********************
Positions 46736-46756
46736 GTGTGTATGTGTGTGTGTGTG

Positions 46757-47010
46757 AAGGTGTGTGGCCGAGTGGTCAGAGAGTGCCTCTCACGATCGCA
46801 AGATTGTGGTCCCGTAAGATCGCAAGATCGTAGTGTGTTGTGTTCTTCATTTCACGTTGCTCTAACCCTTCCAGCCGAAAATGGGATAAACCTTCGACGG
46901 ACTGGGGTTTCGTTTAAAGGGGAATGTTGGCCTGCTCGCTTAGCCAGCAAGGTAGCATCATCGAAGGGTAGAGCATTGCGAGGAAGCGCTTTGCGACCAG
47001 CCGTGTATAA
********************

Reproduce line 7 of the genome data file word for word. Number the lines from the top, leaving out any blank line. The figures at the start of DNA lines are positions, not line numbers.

47001 CCGTGTATAA